This collection uses primary sources to explore Japanese American internment during World War II. Digital Public Library of America Primary Source Sets are designed to help students develop their critical thinking skills and draw diverse material from libraries, archives, and museums across the United States. Each set includes an overview, ten to fifteen primary sources, links to related resources, and a teaching guide. These sets were created and reviewed by the teachers on the DPLA's Education Advisory Committee.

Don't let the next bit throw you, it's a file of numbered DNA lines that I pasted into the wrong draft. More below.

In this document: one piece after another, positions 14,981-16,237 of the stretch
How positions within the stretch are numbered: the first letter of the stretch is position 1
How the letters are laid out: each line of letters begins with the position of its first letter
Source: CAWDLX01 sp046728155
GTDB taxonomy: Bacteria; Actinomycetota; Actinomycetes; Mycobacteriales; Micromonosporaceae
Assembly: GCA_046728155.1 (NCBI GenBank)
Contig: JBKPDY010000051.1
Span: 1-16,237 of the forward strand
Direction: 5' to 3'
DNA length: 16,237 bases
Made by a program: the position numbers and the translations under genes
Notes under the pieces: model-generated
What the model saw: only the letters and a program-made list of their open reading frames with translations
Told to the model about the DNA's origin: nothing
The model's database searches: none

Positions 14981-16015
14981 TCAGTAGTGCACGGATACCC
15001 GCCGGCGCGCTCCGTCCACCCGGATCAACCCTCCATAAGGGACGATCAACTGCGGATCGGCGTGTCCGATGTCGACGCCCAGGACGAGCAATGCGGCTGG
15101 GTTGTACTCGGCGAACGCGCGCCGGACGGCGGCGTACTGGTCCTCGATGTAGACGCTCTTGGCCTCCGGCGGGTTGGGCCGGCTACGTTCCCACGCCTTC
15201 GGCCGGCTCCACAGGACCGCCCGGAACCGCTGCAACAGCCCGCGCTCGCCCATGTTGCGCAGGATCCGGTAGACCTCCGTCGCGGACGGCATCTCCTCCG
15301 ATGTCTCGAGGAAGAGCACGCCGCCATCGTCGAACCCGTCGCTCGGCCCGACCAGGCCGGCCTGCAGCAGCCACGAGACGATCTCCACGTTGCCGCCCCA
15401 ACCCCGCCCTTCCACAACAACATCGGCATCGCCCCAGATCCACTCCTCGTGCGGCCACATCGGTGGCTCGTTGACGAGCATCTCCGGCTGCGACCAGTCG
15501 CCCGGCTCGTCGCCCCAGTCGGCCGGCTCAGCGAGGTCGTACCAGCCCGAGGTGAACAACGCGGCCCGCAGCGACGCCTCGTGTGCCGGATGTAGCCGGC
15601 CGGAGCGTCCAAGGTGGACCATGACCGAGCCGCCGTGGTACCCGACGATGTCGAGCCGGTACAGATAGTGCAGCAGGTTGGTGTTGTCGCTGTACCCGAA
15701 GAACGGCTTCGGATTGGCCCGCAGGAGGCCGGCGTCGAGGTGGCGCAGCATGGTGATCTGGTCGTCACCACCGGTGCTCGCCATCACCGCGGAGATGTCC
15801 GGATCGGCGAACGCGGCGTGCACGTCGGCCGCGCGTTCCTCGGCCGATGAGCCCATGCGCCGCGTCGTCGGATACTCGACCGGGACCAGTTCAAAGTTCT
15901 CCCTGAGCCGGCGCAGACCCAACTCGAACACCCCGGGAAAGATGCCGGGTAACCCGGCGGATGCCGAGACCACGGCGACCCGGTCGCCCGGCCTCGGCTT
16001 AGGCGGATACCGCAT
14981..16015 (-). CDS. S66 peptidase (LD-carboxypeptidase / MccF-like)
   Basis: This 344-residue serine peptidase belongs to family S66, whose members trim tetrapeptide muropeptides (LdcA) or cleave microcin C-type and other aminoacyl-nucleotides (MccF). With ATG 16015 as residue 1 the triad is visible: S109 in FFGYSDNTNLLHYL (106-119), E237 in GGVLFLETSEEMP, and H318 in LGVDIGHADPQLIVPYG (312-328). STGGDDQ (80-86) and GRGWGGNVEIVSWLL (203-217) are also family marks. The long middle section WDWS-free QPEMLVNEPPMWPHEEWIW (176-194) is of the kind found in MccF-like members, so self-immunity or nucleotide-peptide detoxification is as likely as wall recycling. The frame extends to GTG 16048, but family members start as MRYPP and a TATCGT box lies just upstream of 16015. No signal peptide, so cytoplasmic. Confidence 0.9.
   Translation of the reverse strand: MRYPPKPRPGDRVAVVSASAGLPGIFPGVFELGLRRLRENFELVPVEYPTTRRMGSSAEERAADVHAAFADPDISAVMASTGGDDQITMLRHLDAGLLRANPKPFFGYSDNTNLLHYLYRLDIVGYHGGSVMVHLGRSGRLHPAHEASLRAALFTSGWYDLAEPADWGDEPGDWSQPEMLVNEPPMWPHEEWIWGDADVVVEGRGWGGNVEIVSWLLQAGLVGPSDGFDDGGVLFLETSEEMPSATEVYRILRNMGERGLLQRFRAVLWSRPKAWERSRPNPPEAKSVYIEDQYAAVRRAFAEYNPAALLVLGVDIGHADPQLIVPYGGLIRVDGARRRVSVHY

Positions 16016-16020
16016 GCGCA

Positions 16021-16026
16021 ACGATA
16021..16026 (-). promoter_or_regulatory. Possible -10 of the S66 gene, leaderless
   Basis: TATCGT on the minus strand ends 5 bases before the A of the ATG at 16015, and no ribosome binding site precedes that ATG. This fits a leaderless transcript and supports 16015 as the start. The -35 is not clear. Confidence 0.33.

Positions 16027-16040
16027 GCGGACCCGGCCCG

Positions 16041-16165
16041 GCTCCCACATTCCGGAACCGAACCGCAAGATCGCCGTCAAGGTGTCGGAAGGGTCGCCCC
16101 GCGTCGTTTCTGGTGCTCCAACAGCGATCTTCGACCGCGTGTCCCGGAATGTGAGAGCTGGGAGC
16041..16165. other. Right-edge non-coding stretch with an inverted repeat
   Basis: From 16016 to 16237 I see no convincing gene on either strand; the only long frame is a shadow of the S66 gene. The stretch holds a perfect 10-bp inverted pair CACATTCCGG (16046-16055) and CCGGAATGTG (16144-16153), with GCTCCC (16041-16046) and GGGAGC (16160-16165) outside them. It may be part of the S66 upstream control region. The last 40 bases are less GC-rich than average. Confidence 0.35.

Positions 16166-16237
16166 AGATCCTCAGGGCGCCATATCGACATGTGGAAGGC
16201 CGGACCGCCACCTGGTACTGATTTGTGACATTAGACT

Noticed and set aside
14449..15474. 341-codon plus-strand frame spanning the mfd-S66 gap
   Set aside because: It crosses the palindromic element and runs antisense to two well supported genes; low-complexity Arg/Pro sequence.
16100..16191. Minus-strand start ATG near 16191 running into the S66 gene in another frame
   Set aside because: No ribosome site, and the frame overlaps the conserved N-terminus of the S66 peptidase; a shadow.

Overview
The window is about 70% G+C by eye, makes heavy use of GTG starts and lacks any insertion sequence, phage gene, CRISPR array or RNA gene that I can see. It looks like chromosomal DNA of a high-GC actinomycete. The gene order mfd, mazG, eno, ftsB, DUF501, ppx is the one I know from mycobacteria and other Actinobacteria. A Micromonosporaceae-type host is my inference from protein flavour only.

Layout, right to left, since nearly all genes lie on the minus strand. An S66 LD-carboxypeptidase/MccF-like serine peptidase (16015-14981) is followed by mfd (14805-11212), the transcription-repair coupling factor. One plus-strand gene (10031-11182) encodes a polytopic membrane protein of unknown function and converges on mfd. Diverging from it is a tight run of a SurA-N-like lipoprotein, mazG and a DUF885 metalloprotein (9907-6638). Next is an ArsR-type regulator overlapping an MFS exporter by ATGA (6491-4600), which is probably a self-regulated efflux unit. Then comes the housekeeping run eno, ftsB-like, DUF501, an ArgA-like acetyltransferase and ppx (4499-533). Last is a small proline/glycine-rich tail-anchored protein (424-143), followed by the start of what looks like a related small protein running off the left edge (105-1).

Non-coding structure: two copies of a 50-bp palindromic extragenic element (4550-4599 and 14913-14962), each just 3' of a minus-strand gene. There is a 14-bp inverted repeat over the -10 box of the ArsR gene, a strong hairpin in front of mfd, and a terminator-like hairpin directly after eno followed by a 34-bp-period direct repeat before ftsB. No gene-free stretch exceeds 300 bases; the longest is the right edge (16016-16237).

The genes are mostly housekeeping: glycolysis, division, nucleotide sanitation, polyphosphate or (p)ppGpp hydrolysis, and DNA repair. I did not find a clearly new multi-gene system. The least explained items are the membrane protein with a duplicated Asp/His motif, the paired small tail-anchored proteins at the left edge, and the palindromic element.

Students examine two of Dorothea Lange's photographs in relation to the universal theme of a journey. They make connections between the photographs and poems about journey and write about a journey in their own lives.
In his groundbreaking March 2008 speech on race, Barack Obama described the white experience in America as "the immigrant experience." But what does that mean? In this lesson, students will take a close look at their own textbooks to see how the immigrant experience (white and non-white) is treated.